15. While taking note of the establishment in Serbia of the Office of Inspector General of the Public Security Service in June 2003, the Committee is concerned that no independent oversight mechanism exists for investigating complaints of criminal conduct against members of the police, which could contribute to impunity for police officers involved in human rights violations (arts. 2, 7, 9).
The State party should establish independent civilian review bodies at the Republic level with authority to receive and investigate all complaints of excessive use of force and other abuse of power by the police.
16. The Committee notes that Serbia and Montenegro is a main transit route for trafficking in human beings and increasingly a country of origin and destination. It welcomes the efforts made by the State party and the measures taken to address the situation regarding trafficking in women and children, including the establishment of national teams to combat trafficking in Serbia and in Montenegro, as well as the introduction of a criminal offence in the criminal codes of Montenegro and of Serbia directed to trafficking in human beings, although some concerns regarding the definition of trafficking remain. The Committee is also concerned at the lack of effective witness protection mechanisms and notes the apparent lack of awareness about trafficking in women and children on the part of law enforcement officials, prosecutors and judges. The Committee notes that shelters and SOS hotlines are managed by non-governmental organizations, which have also organized awareness campaigns, and regrets the lack of adequate involvement by the authorities in these initiatives (arts. 3, 8, 24).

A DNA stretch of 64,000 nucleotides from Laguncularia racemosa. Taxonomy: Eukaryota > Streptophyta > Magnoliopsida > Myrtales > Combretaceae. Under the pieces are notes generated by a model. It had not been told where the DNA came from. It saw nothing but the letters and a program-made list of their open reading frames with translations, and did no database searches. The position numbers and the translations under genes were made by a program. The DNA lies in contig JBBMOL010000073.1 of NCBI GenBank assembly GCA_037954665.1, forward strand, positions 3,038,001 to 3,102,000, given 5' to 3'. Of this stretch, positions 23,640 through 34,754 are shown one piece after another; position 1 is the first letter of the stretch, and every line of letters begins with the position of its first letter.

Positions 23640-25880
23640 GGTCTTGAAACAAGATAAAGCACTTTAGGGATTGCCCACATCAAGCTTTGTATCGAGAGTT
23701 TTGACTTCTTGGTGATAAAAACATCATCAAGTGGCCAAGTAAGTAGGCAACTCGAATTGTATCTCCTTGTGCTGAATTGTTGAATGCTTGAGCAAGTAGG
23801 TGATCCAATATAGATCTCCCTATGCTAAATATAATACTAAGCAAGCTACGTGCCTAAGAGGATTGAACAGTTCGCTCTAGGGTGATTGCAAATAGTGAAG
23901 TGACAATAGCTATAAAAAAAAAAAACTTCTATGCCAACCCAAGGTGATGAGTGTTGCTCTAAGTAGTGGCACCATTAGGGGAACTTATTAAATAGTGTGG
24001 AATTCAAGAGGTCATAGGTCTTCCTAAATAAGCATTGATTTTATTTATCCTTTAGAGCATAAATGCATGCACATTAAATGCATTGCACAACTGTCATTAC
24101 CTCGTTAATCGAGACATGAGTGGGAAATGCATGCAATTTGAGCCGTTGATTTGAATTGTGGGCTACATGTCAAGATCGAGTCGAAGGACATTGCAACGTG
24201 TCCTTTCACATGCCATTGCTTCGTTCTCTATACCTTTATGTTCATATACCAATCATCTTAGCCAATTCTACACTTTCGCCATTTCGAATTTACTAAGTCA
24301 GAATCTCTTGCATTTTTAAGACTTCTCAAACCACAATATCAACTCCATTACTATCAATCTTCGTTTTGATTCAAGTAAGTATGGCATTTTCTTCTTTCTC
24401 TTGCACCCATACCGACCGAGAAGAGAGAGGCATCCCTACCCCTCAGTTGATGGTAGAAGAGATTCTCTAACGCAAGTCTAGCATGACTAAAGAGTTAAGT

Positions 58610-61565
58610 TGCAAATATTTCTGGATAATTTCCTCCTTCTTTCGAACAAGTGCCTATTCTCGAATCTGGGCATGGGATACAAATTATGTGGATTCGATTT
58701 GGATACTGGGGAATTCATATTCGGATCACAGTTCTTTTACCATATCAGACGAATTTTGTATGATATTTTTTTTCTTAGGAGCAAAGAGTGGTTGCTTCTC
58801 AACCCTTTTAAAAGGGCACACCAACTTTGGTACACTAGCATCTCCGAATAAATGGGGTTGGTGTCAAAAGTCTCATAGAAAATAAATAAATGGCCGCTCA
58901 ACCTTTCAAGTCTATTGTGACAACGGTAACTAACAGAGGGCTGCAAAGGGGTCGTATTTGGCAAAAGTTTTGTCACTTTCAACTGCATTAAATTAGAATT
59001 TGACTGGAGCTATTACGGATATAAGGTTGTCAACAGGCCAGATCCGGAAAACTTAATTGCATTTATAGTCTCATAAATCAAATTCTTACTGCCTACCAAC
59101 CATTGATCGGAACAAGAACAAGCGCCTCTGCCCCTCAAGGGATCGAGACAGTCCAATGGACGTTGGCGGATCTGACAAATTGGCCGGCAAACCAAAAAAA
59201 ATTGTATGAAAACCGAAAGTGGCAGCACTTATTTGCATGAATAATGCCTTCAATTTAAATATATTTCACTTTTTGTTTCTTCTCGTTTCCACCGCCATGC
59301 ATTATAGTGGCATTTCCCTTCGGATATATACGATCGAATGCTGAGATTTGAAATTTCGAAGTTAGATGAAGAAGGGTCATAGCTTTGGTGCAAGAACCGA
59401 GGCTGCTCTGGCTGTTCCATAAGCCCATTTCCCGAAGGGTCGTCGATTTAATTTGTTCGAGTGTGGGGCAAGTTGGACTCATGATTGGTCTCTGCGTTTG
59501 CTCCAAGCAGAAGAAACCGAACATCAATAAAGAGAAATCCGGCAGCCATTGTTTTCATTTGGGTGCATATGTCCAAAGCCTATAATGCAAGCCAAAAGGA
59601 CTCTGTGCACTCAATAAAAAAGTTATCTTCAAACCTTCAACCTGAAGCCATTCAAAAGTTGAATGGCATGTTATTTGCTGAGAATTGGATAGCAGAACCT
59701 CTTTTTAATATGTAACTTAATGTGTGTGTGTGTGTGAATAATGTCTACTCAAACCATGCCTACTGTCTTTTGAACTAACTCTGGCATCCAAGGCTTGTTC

The State party should take measures to combat trafficking in human beings, which constitutes a violation of several Covenant rights, including articles 3 and 24 and the right under article 8 to be free from slavery and servitude. Strong measures should be taken to prevent trafficking and to impose sanctions on those who exploit women
and children in this way. Protection should be extended to all victims of trafficking so that they may have a place of refuge and an opportunity to give evidence against the persons responsible in criminal or civil proceedings.
17. The Committee is concerned at reports of high rates of domestic violence.
While noting the efforts made by the State party to combat domestic violence,
particularly in the area of legislative reform, the Committee regrets the lack
of statistics and detailed information provided on the nature and extent of
the problem (arts. 3, 7, 26).
The State party should adopt the necessary policy and legal framework to effectively combat domestic violence. The Committee recommends in particular that the State party establish crisis-centre hotlines and victim support centres equipped with medical, psychological and legal support, including shelters for battered spouses and children. In order to raise public awareness, it should disseminate information on this issue through the media.